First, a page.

The Print to file option is a holdover from earlier days of computing. It doesn't work easily on more common USB printers, and you can accomplish many of the same goals by creating a PDF or an XPS document. To learn more about XPS documents, see XPS documents: frequently asked questions
and Print to the Microsoft XPS Document Writer.
If you use the Print to file option, Windows saves the formatting and layout information of your file so a printer can reproduce the document without the program or computer that created it. There are several reasons to do this:
You don't have a printer handy but want to archive a document and print it later.
You want to send a document or photo to a commercial printer.
You want to send a document to someone who has the same printer, but doesn't have the program you used to create the document.
However, Print to file has several limitations. It's a relic from the days of DOS, and it's primarily designed for parallel printers. It doesn't work easily on newer USB printers. Also, the computer used to print the saved file must have the same printer driver installed as the computer used to create the file.
Not all programs support the Print to file option. In most programs, the Print to file option is a check box on the Print dialog box. In Windows,
the default file extension when you print to file is .prn.
If prompted, choose a file name and a location to save the file. (If you don't get this prompt, the file is typically saved in your Documents folder.)
You'll need to be comfortable working with a command prompt if you choose the Print to file option.
Open the Command Prompt window by clicking the Start button . In the search box, type Command Prompt, and then, in the list of results, click Command Prompt.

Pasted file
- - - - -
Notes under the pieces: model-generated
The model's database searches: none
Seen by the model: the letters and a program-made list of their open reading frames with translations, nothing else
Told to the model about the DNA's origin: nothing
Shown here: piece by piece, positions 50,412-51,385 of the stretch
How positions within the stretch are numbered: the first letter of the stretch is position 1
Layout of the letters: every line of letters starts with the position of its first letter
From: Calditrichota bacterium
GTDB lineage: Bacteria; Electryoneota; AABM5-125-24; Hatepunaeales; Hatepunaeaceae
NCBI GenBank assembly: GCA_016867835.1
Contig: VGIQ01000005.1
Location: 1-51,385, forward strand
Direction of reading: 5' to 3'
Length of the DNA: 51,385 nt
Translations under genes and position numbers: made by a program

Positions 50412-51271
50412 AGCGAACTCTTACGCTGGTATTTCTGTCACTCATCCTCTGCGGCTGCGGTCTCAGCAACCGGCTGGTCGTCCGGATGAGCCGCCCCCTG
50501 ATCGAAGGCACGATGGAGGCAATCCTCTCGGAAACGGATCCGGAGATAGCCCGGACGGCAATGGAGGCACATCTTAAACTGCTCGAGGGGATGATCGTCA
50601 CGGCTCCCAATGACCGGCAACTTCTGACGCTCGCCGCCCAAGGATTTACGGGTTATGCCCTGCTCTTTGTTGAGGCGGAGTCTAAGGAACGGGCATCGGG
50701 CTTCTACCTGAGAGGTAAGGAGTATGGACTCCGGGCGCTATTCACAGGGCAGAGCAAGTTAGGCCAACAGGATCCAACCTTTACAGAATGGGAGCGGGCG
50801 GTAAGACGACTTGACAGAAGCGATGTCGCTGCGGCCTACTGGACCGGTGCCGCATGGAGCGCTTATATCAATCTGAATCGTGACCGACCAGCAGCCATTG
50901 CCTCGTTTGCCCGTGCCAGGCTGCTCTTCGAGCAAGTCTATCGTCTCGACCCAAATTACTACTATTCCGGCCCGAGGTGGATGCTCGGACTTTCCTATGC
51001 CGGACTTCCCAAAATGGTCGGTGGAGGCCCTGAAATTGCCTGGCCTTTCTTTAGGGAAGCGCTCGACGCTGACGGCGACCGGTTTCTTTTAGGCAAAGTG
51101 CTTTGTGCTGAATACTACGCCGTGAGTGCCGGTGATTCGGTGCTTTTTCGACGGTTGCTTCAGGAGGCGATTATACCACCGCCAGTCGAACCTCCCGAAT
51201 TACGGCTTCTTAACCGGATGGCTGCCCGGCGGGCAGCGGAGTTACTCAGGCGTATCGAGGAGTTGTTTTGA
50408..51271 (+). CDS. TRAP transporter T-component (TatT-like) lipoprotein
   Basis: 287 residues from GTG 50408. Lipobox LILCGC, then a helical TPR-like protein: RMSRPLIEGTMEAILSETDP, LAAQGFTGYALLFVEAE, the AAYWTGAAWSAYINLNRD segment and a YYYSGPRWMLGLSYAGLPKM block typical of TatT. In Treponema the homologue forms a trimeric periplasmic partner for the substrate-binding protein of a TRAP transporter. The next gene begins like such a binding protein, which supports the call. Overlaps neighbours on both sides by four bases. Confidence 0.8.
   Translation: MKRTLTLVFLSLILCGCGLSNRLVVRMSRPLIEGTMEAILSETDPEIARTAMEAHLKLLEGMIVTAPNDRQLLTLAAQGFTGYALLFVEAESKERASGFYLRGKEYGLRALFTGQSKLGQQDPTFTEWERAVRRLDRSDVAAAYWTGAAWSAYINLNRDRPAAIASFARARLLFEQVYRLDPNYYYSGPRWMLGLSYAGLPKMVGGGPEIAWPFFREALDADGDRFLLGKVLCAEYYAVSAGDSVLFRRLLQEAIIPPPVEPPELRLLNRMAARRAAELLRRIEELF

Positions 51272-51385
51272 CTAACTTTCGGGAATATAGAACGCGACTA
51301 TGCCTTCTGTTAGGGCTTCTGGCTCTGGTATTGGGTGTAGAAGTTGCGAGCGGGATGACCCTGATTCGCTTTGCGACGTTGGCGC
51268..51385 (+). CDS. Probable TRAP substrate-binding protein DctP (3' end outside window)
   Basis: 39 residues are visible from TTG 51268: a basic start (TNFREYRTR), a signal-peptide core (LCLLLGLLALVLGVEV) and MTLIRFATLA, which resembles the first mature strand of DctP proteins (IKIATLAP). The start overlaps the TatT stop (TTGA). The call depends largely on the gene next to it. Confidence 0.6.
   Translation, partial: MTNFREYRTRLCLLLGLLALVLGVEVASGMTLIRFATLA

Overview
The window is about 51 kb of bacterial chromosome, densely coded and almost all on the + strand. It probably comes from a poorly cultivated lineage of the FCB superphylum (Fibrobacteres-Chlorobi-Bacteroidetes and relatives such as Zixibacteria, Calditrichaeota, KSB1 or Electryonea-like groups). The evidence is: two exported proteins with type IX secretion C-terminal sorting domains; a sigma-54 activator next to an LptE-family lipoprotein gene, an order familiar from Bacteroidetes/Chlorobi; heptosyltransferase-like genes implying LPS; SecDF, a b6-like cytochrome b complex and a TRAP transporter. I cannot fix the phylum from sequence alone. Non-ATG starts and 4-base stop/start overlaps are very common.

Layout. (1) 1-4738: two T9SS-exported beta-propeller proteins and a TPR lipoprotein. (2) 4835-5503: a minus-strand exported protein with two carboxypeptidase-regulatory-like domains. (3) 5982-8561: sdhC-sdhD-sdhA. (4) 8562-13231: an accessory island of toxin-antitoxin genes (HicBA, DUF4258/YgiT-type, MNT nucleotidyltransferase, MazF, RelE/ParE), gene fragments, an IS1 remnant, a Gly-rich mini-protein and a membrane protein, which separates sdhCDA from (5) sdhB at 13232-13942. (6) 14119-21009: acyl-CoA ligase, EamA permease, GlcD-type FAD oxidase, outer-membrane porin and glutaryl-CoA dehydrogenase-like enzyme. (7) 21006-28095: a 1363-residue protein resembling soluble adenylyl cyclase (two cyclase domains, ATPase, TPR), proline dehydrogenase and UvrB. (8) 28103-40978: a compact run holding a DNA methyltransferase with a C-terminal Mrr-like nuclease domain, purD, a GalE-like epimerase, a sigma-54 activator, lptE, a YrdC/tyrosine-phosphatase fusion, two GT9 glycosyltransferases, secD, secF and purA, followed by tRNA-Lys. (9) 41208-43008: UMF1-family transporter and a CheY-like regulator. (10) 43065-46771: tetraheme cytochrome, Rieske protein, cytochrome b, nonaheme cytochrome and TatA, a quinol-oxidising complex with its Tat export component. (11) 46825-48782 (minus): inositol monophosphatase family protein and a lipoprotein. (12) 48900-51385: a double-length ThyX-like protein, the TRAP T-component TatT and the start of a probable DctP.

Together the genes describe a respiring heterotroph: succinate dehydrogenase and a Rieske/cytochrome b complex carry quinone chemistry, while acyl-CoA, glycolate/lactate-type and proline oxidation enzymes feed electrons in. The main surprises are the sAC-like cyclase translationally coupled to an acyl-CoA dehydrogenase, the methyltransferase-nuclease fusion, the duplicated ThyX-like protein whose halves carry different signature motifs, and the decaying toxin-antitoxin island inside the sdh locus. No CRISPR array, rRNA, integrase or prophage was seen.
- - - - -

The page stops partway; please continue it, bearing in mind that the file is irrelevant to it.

At the command prompt, type in the following command, where filename is the file you want to print, and LPT is the name of the appropriate LPT port (this is typically "LPT1:"):
Before you print the new file or send it to be printed, make sure that the fonts used in the file are installed on the computer connected to the printer you want to use. If the same fonts are not installed, the printer will replace your fonts with different (but usually similar) fonts.
When you print to file, you save spacing and other layout information so a printer can reproduce the on-screen version of a file without access to the program or computer used to create it. You can print to file, for example, when you want to send a document or photo to a commercial printer to be printed in larger quantities or at a higher resolution than you usually print at home.
In most programs, a "print to file" option is available from the Print dialog box for the program that you're using. To see steps for printing an item to a file, check the information that came with the program you are using.
Depending on the program you're using, you might be asked to choose where to save the file or to create a file name. Otherwise, the portable print file will typically be saved in your Documents folder.
Check if the printer you intend to use is compatible with the format of your file. In Windows,
the default format when you print to file is .prn. If the printer you want to use requires a different file format, you can install tools that will allow you to save your file in the appropriate format.
See all support pages for files, folders, & online storage.
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